Individual ecosystems such as those in Cape Town, Lagos or Nairobi may steal a lot of the limelight, but the African tech startup sector as a whole is growing at pace.
Here are Disrupt Africa’s five biggest developments of the last 12 months.
African startups break funding barriers
Every year, our annual funding report finds the amount of investment heading into the continent’s tech ecosystem is on the rise, and 2019 was another record year. One of the most exciting aspects of this growth was the amount of startups raising mega-rounds, of US$10 million, US$20 million, US$30 million. Think Migo, Copia, Lori, Kobo360, Twiga, BitPesa, Swvl… These startups are breaking down funding barriers.
Funding is also trickling down into other markets, including some big rounds like this. Lots of angel networks are launching, there are big new funds like that launched by Seedstars, and “funds of funds” are also in vogue, like this, and this, and the SA SME Fund. Investment is growing exponentially.
The Chinese are coming
Chinese investment in Africa has been a hot topic for a while now, but it has largely skipped the tech space. That changed in 2019. Mobile manufacturer Transsion Holdings, a market leader in Africa, partnered Kenya’s Wapi Capital to launch a fund for early-stage fintech startups on the continent. Jack Ma handed out the first Netpreneur Prize. OPay raised big bucks from China. This is the start of what is likely to be a big trend.
It is not just the Chinese that are investing in Africa. There is also increasing evidence that the Scandinavians are also coming! The likes of Katapult, Antler and Norrsken are all upping their investments on the continent.
Startup legislation is becoming a trend
Senegal recently became the second African country to pass a Startup Act, after Tunisia. The first specific startup law globally was passed in Italy in 2012, and Africa is increasingly catching on. A host of countries, with Mali also at an advanced stage, are working towards Startup Acts, with Jon Stever, co-founder and managing director of Impact Hub Kigali and catalyst at i4Policy, saying at least 10 African ecosystems are working on putting such laws together.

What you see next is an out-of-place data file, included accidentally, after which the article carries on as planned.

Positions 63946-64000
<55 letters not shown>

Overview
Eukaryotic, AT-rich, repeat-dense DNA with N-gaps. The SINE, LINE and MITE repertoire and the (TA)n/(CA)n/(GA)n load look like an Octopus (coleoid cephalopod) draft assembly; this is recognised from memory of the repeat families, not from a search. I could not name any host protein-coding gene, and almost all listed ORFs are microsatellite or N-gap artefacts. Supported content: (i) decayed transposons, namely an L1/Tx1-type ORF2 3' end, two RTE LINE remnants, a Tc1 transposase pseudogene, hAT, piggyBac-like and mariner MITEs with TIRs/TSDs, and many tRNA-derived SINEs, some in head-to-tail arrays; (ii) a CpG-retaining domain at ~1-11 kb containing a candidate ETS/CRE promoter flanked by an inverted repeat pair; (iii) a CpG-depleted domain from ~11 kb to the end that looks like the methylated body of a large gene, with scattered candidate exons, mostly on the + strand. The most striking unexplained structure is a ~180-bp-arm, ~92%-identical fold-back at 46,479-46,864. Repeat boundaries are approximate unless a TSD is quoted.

Africa’s “mega incubator”
We’ve mentioned it within localised Kenya and Nigeria wrap-ups in the last few days, but the acquisition of the Nairobi iHub by the Lagos-based Co-Creation Hub (CcHub), creating an African “mega incubator” was indisputably one of the stories of the year. We dug deep into the deal here, and reported on how the expansion of CcHub across Africa will see an associated widening in the remit of its Growth Capital fund.
A Francophone-focused accelerator run by the World Bank
Francophone African startup ecosystems have been relatively starved of funding and attention compared to their Anglophone counterparts, but this is starting to change. One sign of this was the implementation by the World Bank Group of L’Afrique Excelle, the Francophone edition of the XL Africa accelerator it implemented in 2017.
Twenty tech startups were selected to participate in the programme, taking part in residencies in France and Mali, and also receiving access to funding, networks, mentoring and a community of like-minded entrepreneurs.